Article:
##### Jenna McWilliams

(Bloomington - United States)I studied creative writing and published some poems. Then I decided to get all up in education's grill. I'm currently a doctoral student in the Learning Sciences program at Indiana University.

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## Algorithms - Lesson 5 - Different Types of Sorting

** Description:**This lesson explains the different types of sorting algorithms and how to differentiate them on the basis of time complexity, running time, space consumption, etc. Students can easily remember and memorize these things using the notes file attached inside this lesson.

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**Subject(s):**- Career & Technical Education
- Mathematics
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**Educational Level(s):**- Grades 11-12 / Ages 16-18
- College & Beyond

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**Instructional Component Type(s):**- Curriculum: Lesson Plan

- Contributed By: NISHANT GUPTA

### Introduction to Sorting

** Description:**This lesson is a brief introduction about the sorting mechanism.

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**SORTING**

**What exactly does sorting mean?**

Sorting means to arrange the data in a certain order. There are many algorithms designed to serve this purpose. It is considered to be defacto problem for the study of algorithms. Let us see where exactly we can see the implementation of sorting.

Most of you have been googling for various stuff. Have you ever noticed the results that appear immediately in the drop down box of the google search toolbar when you hit any key on your keyboard. Yeah! That's sorting.. google sorts various results on its server for you. So basically what we have is

**INPUT****:** a sequence of n numbers (a1,a2,a3,......an)**OUTPUT:** A permutation of the numbers such that (a1 < a2 < a3 .... < an)

There are two types of sorting: internal and external sorting.

• **INTERNAL SORTING****:** If all the data to be stored can be accommodated at a time in memory then internal sorting methods are used. Various methods are discussed later in these notes.

• **External sorting****:** When the data to be stored is so large that some of the data has to be imported from auxiliary memory (hard disk,flash drive etc...), then external sorting methods are used. This is done by calling appropriate function at the time of sorting.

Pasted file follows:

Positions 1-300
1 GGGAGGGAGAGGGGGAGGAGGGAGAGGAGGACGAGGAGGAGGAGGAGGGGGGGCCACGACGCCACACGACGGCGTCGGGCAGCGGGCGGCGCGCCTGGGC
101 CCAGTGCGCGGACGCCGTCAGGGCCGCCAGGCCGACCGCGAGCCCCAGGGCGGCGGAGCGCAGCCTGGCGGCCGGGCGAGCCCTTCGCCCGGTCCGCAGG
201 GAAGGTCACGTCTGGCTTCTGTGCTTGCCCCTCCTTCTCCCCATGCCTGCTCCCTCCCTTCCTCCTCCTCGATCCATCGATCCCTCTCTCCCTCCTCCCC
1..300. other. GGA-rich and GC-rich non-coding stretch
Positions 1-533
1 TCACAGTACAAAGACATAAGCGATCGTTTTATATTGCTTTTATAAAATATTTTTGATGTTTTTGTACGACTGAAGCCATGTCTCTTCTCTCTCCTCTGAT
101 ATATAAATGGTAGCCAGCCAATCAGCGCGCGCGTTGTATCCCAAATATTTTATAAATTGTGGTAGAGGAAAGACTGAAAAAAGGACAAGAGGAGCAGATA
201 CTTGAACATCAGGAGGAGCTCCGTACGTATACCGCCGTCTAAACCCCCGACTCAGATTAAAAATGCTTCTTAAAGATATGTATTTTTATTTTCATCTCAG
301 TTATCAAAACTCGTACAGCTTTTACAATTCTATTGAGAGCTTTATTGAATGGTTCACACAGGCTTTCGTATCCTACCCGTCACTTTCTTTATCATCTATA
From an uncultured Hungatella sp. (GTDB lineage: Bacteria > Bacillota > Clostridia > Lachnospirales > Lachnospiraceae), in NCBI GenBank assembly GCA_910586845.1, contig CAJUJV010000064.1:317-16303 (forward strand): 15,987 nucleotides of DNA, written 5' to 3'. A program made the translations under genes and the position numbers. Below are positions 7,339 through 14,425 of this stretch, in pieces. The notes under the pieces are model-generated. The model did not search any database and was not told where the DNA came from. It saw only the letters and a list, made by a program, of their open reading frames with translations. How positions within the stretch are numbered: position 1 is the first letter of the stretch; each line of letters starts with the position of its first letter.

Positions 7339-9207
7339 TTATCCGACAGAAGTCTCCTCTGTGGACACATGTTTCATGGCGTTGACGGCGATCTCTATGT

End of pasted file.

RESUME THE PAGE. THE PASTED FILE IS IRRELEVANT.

### Insertion Sort

** Description:**The insertion sort is a type of sorting method--one of the easiest and most widely used.

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**Instructional Component Type(s):**- Curriculum: Lesson Plan

**INSERTION SORT**

Different steps involved in the insertion sort are as follows:

**Step 1**: The very First element a[1] of any array is already sorted . So from the start itself we have two subsections of our array as shown below .

A: a[1] | a [2] | …….| a [k] | a[k+1] | ……. | a [n-1] | a [n]

LEFT .........................../...................................... RIGHT

The left portion of the array is sorted while RIGHT one (Elements a[2] .. a[n] ) is unsorted.

**Step 2**: Choose any element (usually the first one) from the RIGHT / Unsorted

Array portion then INSERT that element into the sorted LEFT portion in its proper position after shifting the elements of the LEFT portion (if needed). In this way the LEFT / SORTED portion increases by one

element while the RIGHT /UNSORTED portion decreases by one.

**Step 3**: Repeat STEP 2 until the LEFT portion covers the entire array.

Let's take an example to show the insertion sort. We need to sort (27,19,33,15,4)

Iteration | Num1 | Num2 | Num3 | Num4 | Num5 |
---|---|---|---|---|---|

Iteration1 | 27 | 19 | 33 | 15 | 4 |

Iteration2 | 19 | 27 | 33 | 15 | 4 |

Iteration2 | 19 | 27 | 33 | 15 | 4 |

Iteration3 | 19 | 27 | 33 | 15 | 4 |

Iteration4 | 15 | 19 | 27 | 33 | 4 |

Final Sorted | 4 | 15 | 19 | 27 | 33 |

*This is the iteration wise presentation for it.*

The colored numbers represent the numbers that are under consideration in the respective iteration.They represent the numbers that are compared.